GREENVILLE, SC (Fox Carolina) – Nursery owners are working to clear out their stock of Bradford pear trees before 2024 when they were officially banned in South Carolina. Experts also encourage homeowners to replace Bradford pear trees on their property with native trees if possible.
“It’s a pesky tree, it’s hard to get rid of completely,” said Davis Sanders, who works at South Pleasantburg Nursery. “The pollen is very sensitive and smells very bad. There is nothing really good about that tree.”
Bradford pear trees are considered invasive but are widely planted across the Southeast. But experts said they are structurally weak, threatening native trees and creating food deserts for local wildlife.
“It’s not native here, so a lot of our bugs don’t feed on it,” said David Jenkins, director of the Forestry Health Program at the SC Forest. “And our birds feed on insects, so the effect is cascading and the Bradford tree is formed from a native tree that would support a large number of native insects and then birds.”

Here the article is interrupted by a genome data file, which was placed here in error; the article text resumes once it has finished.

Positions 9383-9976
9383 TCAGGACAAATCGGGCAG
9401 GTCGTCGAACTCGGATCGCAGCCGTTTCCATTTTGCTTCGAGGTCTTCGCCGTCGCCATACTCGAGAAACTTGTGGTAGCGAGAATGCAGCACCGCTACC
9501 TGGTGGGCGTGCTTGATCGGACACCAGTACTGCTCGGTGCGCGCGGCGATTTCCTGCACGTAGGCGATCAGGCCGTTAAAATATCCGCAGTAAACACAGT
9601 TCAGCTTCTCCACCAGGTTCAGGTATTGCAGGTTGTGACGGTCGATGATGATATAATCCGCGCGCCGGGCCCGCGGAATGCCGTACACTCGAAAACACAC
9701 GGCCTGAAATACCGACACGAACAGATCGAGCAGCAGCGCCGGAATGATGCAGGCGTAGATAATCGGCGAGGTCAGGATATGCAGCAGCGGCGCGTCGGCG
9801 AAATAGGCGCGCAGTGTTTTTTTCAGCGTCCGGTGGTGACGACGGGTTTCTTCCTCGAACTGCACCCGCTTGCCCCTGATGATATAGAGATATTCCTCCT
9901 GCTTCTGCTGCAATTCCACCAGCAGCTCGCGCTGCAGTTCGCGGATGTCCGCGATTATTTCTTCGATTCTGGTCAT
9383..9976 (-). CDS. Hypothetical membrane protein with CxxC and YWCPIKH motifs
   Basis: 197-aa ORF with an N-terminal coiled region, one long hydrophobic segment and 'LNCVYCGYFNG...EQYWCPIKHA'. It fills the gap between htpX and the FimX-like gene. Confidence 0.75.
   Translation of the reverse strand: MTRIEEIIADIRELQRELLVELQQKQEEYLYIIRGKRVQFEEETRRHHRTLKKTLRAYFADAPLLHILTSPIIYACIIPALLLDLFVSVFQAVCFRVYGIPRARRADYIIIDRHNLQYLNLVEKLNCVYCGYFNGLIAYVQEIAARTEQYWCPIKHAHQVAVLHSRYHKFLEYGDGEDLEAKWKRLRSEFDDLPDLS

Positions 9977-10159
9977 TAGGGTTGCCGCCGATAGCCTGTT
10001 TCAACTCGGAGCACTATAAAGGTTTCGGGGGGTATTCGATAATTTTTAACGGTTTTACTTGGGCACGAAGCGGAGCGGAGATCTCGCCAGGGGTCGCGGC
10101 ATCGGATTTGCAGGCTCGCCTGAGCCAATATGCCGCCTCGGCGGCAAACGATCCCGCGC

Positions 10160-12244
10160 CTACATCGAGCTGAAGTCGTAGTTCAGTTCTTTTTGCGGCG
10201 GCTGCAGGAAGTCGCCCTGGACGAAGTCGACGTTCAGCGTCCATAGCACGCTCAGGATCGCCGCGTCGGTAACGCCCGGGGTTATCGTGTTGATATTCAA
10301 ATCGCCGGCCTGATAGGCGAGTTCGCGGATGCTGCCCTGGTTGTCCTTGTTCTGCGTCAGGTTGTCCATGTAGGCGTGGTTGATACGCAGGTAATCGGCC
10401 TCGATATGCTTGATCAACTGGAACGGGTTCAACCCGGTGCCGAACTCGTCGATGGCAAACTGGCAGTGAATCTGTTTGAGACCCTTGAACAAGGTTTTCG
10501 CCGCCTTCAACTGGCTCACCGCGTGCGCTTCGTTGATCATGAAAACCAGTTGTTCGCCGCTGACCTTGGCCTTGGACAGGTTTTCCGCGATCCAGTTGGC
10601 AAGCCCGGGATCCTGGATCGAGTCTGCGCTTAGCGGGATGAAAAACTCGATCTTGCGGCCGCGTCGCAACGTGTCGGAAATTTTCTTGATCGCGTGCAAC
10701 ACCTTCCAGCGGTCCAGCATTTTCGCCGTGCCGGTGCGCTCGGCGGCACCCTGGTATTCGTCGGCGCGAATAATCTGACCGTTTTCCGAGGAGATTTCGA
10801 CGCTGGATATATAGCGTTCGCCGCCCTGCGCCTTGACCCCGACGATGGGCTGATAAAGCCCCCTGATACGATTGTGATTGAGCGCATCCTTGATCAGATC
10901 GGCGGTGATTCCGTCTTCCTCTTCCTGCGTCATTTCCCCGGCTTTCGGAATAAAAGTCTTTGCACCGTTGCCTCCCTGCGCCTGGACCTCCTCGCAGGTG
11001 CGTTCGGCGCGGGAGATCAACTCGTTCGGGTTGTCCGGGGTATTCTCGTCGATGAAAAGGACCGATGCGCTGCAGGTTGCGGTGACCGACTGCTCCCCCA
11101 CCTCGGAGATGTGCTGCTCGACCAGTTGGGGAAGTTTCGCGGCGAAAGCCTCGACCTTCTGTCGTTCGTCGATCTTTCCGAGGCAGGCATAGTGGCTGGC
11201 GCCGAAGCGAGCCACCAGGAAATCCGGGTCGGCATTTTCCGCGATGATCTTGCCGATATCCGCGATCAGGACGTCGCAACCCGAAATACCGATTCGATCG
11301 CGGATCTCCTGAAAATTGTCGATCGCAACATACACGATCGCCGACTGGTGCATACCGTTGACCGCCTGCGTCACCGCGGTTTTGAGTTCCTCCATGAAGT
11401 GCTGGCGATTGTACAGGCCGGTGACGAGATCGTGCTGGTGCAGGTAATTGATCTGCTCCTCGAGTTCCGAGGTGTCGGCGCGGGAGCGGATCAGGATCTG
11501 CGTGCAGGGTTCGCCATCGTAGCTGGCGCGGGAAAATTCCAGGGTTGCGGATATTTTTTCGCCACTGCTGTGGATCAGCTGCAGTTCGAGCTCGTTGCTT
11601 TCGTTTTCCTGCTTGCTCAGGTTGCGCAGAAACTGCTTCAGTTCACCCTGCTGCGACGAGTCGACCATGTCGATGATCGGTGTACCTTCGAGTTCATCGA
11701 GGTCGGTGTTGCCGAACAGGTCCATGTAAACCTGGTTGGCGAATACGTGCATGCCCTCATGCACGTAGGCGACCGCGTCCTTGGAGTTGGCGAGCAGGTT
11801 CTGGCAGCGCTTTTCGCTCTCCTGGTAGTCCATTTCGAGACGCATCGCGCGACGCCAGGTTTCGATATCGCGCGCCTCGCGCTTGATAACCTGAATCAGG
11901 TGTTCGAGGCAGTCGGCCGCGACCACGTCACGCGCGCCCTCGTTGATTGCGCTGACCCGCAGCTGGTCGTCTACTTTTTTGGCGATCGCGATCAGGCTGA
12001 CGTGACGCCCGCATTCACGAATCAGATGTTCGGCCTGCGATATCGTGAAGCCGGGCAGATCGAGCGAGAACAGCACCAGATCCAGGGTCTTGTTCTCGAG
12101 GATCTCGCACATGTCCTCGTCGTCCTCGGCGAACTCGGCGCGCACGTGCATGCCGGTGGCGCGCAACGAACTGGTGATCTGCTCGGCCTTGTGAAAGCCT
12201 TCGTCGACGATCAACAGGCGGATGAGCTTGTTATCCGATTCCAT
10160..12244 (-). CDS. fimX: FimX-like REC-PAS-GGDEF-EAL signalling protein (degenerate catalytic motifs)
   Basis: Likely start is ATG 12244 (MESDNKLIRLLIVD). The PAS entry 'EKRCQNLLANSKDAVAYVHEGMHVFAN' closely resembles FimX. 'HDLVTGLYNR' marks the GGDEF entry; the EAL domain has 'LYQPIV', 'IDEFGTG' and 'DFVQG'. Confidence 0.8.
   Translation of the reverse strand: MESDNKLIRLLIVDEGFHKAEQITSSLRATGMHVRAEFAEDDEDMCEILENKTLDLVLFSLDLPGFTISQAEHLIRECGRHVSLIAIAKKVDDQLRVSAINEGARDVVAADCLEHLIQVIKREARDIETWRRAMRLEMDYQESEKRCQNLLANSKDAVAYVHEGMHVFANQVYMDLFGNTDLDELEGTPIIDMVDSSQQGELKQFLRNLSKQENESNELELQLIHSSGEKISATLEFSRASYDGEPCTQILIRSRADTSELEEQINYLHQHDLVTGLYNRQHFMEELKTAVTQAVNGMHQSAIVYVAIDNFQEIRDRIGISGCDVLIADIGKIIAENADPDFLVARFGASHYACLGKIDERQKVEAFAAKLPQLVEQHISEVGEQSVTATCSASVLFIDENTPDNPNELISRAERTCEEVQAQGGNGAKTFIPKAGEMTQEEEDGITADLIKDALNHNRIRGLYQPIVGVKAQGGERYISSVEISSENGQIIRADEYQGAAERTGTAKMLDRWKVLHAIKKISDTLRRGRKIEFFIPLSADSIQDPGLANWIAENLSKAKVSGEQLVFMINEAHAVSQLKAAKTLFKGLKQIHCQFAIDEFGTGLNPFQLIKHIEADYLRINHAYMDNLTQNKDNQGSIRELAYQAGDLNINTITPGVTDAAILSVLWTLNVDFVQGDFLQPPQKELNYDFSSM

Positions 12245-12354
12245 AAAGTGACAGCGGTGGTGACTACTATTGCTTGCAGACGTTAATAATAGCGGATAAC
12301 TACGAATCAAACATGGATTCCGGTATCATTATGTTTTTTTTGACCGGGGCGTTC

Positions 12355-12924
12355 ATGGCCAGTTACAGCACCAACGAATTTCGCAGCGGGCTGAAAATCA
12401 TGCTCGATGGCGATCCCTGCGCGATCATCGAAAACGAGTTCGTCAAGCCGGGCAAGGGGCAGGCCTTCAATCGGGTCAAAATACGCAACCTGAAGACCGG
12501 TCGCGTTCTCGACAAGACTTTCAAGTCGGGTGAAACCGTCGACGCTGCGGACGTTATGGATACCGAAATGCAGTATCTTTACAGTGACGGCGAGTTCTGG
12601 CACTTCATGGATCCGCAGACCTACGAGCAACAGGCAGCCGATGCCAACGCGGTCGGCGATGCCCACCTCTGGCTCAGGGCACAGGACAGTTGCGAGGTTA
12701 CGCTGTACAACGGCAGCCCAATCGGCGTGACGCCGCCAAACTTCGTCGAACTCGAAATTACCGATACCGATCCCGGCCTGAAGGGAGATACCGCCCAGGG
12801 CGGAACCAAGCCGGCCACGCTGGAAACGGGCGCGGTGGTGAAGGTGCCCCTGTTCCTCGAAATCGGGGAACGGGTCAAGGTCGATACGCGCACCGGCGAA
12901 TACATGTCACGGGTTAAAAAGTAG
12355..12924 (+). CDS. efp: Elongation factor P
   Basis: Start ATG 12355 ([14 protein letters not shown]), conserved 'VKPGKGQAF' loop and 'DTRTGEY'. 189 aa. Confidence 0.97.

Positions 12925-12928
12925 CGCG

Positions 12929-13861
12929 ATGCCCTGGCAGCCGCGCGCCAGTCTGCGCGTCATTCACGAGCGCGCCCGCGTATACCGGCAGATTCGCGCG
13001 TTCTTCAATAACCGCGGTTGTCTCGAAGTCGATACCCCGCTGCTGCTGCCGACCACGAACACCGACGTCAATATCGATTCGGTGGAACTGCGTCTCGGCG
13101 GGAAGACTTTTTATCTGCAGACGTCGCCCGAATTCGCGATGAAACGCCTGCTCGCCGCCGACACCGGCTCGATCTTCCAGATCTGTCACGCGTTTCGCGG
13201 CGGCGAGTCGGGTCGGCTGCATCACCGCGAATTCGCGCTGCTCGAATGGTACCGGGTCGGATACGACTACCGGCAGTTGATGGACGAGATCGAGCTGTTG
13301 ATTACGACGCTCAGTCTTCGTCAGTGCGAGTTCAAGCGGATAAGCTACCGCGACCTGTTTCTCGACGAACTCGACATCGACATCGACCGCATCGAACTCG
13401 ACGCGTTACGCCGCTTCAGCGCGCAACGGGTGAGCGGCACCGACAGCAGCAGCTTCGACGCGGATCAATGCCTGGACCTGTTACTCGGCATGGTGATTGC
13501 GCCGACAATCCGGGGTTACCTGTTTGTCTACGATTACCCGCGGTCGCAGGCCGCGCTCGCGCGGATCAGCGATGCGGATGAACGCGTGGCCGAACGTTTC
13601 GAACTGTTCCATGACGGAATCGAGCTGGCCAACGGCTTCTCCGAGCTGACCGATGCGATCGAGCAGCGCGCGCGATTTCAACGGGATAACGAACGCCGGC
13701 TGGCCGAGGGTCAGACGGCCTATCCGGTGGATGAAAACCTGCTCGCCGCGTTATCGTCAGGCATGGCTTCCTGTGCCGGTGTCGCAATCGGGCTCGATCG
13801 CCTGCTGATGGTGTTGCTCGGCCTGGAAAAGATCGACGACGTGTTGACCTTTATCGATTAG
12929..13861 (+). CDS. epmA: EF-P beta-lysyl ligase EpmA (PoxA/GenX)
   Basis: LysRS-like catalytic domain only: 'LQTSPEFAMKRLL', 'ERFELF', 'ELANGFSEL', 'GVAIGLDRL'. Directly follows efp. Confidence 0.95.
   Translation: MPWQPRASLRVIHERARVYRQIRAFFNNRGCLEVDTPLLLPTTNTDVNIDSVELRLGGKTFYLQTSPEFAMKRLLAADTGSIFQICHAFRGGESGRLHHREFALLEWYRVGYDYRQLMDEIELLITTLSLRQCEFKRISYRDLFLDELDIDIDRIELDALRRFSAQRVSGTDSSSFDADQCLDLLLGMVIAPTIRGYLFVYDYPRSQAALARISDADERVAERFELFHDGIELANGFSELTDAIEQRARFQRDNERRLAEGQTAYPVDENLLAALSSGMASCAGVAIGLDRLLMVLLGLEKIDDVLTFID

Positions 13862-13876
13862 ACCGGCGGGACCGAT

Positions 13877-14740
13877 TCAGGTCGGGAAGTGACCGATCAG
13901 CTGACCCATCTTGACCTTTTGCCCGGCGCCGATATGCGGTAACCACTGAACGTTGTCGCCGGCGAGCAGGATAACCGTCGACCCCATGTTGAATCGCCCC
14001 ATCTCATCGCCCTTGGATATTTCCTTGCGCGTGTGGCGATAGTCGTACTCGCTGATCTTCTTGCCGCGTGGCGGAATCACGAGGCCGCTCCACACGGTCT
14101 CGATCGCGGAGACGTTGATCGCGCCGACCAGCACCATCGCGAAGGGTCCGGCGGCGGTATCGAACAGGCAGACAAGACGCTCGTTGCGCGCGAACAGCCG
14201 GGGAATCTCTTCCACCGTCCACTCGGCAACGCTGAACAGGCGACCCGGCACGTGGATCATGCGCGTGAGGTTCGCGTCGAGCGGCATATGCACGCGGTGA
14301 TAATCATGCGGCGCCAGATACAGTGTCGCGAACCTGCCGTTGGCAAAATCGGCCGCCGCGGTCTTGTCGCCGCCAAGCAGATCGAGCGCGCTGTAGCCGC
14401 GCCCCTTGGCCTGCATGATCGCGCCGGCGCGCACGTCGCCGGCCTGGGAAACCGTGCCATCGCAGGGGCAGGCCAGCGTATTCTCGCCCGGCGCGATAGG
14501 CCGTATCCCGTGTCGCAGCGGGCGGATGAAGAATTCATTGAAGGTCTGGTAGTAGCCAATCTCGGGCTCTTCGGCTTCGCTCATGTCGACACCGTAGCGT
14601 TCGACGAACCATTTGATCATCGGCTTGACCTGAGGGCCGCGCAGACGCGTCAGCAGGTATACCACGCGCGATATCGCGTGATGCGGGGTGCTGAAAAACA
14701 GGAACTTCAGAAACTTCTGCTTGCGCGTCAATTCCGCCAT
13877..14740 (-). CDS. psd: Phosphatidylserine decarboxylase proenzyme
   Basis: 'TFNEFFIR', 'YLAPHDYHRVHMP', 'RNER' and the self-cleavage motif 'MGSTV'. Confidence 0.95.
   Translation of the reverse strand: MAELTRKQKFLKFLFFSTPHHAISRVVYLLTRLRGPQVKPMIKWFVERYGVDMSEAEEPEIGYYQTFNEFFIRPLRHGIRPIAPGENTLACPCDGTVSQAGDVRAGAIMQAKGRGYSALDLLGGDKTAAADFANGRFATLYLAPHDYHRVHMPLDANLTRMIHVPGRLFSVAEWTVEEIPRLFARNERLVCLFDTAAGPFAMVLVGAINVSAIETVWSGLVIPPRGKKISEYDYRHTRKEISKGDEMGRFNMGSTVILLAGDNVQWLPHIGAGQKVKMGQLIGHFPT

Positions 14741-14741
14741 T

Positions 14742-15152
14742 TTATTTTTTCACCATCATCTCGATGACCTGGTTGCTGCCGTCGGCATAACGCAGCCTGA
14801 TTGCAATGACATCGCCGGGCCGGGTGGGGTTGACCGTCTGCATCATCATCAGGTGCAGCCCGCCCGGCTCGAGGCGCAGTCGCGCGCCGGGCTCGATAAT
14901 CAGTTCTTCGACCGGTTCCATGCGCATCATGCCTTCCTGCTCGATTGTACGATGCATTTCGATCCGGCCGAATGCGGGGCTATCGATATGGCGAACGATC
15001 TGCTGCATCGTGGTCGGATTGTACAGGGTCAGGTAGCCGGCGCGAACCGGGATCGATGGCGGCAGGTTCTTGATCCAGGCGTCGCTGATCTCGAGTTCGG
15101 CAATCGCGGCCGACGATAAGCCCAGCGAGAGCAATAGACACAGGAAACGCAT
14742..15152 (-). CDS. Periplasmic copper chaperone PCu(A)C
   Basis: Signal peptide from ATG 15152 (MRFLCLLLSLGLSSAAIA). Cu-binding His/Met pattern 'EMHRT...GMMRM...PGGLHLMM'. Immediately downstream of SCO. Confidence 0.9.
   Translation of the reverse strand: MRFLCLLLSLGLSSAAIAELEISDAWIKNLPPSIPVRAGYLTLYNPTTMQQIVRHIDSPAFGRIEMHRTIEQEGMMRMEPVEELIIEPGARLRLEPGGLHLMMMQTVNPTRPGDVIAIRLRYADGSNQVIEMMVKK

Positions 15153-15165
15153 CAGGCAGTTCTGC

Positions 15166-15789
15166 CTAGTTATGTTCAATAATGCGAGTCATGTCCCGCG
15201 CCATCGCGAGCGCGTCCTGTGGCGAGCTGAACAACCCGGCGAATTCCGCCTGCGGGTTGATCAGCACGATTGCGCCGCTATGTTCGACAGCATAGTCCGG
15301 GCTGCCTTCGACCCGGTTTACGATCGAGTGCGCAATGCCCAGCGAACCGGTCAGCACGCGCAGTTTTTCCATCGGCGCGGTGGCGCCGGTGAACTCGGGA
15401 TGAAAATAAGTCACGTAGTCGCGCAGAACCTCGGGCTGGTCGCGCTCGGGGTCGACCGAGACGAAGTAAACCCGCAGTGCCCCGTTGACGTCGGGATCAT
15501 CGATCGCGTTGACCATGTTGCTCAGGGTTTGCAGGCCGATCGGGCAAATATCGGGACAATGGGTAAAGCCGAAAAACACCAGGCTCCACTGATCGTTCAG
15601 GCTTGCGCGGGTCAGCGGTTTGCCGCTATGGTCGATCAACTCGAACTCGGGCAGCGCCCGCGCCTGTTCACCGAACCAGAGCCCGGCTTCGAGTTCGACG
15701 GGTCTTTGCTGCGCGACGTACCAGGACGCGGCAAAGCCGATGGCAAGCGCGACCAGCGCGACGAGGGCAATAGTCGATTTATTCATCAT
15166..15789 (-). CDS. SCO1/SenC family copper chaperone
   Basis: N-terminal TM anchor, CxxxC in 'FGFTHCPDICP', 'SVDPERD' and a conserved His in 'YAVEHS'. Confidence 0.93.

The trees have spines that make them difficult to remove, Jenkins said. Clemson University recommends hiring a licensed deforestation expert Deal with a Bradford pear you no longer want on your property.
Under the ban, you can still have a Bradford pear tree in your garden — it cannot be bought or sold in the state after 2024.
“If you have one in your garden, it would be better to replace it with something local that supports our native ecosystem,” Jenkins said.
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